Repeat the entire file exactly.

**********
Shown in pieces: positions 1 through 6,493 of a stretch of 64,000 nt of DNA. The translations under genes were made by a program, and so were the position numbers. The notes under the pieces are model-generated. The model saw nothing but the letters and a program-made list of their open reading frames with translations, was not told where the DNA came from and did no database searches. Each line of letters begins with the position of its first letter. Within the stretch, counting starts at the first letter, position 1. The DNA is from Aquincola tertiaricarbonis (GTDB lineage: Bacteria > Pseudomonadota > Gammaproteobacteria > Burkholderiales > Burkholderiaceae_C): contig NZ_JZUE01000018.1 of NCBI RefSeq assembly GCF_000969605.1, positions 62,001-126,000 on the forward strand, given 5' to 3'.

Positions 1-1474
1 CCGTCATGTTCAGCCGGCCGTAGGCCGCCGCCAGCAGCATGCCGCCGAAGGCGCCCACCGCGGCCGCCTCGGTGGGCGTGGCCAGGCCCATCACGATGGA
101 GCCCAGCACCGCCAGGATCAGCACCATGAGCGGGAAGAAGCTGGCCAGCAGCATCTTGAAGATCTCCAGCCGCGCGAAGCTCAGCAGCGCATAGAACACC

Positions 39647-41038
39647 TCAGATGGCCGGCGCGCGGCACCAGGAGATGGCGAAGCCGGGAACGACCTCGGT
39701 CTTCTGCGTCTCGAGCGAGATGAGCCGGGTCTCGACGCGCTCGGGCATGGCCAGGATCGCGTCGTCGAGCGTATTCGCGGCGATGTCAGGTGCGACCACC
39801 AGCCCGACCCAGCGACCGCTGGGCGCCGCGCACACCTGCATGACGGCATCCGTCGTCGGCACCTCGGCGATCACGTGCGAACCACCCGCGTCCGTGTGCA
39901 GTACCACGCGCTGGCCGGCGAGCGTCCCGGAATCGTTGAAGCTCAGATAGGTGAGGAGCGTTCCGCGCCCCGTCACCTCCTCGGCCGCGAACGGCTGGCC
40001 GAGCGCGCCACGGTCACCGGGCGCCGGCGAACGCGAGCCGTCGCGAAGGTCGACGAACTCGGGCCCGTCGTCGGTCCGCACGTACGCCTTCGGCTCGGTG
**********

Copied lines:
Shown in pieces: positions 1 through 6,493 of a stretch of 64,000 nt of DNA. The translations under genes were made by a program, and so were the position numbers. The notes under the pieces are model-generated. The model saw nothing but the letters and a program-made list of their open reading frames with translations, was not told where the DNA came from and did no database searches. Each line of letters begins with the position of its first letter. Within the stretch, counting starts at the first letter, position 1. The DNA is from Aquincola tertiaricarbonis (GTDB lineage: Bacteria > Pseudomonadota > Gammaproteobacteria > Burkholderiales > Burkholderiaceae_C): contig NZ_JZUE01000018.1 of NCBI RefSeq assembly GCF_000969605.1, positions 62,001-126,000 on the forward strand, given 5' to 3'.

Positions 1-1474
1 CCGTCATGTTCAGCCGGCCGTAGGCCGCCGCCAGCAGCATGCCGCCGAAGGCGCCCACCGCGGCCGCCTCGGTGGGCGTGGCCAGGCCCATCACGATGGA
101 GCCCAGCACCGCCAGGATCAGCACCATGAGCGGGAAGAAGCTGGCCAGCAGCATCTTGAAGATCTCCAGCCGCGCGAAGCTCAGCAGCGCATAGAACACC

Positions 39647-41038
39647 TCAGATGGCCGGCGCGCGGCACCAGGAGATGGCGAAGCCGGGAACGACCTCGGT
39701 CTTCTGCGTCTCGAGCGAGATGAGCCGGGTCTCGACGCGCTCGGGCATGGCCAGGATCGCGTCGTCGAGCGTATTCGCGGCGATGTCAGGTGCGACCACC
39801 AGCCCGACCCAGCGACCGCTGGGCGCCGCGCACACCTGCATGACGGCATCCGTCGTCGGCACCTCGGCGATCACGTGCGAACCACCCGCGTCCGTGTGCA
39901 GTACCACGCGCTGGCCGGCGAGCGTCCCGGAATCGTTGAAGCTCAGATAGGTGAGGAGCGTTCCGCGCCCCGTCACCTCCTCGGCCGCGAACGGCTGGCC
40001 GAGCGCGCCACGGTCACCGGGCGCCGGCGAACGCGAGCCGTCGCGAAGGTCGACGAACTCGGGCCCGTCGTCGGTCCGCACGTACGCCTTCGGCTCGGTG